Piano Lesson FAQs
A. I recommend that students be about nine years old. By this age the child usually has enough physical dexterity to play the instrument, plus enough developmental preparation to be able to understand certain abstract concepts that one finds in music. A 9-year-old will usually progress much faster than students who start at age 5 or 6, because they are more developmentally ready.
Q. Are there any special concepts my child needs to know before starting piano lessons?
A. Your child should be able to understand simple fractions (halves, fourths, and eighths) and be able to add halves and fourths.
Q. How involved should I plan to be as a parent?
A. You have two primary roles: encouragement and accountability. Your child needs to know that you are excited that they are learning music. You should praise their progress and make a point of listening to your child regularly. Make it clear that you enjoy listening to them. (Do not say, "Take the keyboard to your bedroom to practice your assignments, I don't want to hear that racket anymore!")
You also need to check with your child frequently to make sure they are practicing all of their assignments. Ideally, you should look at their assignment notebook yourself and ask to hear specific pieces during the week. Children have a tendency to play their favorite pieces and neglect the others and then say, "Yes Mom, I practiced!"
Q. How much should my child practice?
A. I recommend 30 minutes a day, five days a week. Beginner students who have very short songs can aim for 15-20 minutes a day. I recommend that students play each song a minimum of three times a day.
Q. I don't have a piano. Should I buy a piano or a keyboard?
A. If you have the space and the budget for a piano, a real piano is definitely the best choice. However, a keyboard can be a workable substitute.
Q. What kind of keyboard should I buy?
A. There are many good keyboards available, but your keyboard should have two important features. First, the keys should be touch sensitive, meaning that they get louder if pressed harder. Typically a keyboard with weighted keys (i.e., they feel more like real piano keys) has this feature, although some non-weighted keyboards are touch sensitive as well. Second, the keyboard should be able to accommodate a pedal, which can be purchased separately and plugged into an outlet on the back. While keyboards often come with lots of fun extras, such as pre-recorded songs and different sound options, these are not nearly as critical as having touch responsive keys and a pedal.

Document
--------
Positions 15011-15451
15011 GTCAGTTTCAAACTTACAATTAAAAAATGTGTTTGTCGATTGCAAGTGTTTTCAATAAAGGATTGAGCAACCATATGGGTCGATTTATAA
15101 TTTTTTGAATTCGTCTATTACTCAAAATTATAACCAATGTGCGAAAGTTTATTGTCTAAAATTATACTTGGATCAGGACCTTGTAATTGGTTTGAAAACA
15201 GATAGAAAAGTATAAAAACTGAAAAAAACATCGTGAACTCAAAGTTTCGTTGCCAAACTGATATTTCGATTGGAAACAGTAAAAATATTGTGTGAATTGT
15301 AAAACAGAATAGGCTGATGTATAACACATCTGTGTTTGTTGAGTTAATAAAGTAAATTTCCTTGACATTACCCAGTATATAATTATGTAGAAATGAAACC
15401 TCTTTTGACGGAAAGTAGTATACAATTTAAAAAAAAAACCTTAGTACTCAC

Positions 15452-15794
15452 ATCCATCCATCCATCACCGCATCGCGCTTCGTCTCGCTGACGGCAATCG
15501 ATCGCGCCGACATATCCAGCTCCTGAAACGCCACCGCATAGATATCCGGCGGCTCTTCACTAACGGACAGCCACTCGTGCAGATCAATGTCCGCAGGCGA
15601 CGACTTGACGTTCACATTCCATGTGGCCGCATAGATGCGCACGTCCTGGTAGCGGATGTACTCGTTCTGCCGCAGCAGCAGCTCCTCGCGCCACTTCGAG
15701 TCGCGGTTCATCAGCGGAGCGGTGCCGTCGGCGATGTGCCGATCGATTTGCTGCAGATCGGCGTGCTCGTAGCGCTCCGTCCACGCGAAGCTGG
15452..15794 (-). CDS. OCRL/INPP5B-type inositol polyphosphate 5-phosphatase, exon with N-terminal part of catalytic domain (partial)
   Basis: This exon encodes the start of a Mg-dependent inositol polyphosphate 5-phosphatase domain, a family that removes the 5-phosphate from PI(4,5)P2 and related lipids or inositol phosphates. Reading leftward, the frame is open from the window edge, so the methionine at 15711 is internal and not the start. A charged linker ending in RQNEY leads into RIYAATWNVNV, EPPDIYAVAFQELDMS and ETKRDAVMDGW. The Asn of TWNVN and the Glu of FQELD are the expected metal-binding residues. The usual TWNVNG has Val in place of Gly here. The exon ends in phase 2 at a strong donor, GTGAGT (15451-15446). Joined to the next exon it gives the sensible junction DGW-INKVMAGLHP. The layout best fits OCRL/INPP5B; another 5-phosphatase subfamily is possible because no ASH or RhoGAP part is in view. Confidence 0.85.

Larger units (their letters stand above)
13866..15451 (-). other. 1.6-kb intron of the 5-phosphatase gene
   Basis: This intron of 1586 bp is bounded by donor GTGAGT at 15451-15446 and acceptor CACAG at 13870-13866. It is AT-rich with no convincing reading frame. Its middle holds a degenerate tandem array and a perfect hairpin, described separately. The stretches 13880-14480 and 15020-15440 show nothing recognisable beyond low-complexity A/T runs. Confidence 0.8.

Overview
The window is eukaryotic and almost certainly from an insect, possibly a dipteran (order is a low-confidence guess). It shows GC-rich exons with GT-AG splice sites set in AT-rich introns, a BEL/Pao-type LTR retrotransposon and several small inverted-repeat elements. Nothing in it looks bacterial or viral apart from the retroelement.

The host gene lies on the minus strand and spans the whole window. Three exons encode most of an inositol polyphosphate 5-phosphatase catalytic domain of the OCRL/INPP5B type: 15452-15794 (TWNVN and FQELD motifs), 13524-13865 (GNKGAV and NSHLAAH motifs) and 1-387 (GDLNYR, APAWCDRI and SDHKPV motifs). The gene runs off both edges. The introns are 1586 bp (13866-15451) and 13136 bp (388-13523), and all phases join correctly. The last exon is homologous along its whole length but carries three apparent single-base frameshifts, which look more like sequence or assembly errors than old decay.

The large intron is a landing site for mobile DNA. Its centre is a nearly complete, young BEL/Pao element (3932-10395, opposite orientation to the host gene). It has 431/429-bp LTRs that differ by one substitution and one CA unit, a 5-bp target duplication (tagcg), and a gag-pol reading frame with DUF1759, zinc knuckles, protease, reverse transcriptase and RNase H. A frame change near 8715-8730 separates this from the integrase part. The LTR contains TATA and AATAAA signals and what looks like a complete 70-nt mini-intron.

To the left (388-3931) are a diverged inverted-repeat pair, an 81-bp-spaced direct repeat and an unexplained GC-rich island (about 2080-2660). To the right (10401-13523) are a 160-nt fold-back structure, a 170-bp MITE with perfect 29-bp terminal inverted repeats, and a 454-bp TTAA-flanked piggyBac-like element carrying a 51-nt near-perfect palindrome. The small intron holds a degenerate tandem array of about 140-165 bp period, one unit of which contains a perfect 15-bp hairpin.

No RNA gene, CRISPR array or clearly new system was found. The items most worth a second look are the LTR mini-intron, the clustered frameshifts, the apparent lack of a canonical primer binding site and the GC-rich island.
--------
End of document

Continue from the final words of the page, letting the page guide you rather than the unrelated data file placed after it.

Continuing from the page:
Q. Where can I buy a keyboard?
A. Local music stores typically carry a few models, or you can order one online from a variety of sources.
Q. What size keyboard should I purchase?
A. Try to get something with at least 61 keys. Models with 76 keys are even better.
Q. I want to buy a piano. What should I look for when choosing my piano?
A. The following things are helpful to check. Problems in these areas are usually fixable but if there are too many, you may have a large repair bill and/or the piano may have been neglected and have many hidden problems.
1. Play each key-do they all work?
2. Is there a good touch response - when you play forcefully, do you notice a difference in the volume?
3. Are the keys overly stiff-i.e., do you have to push very hard to make sound come out?
4. Are the keys significantly chipped or broken?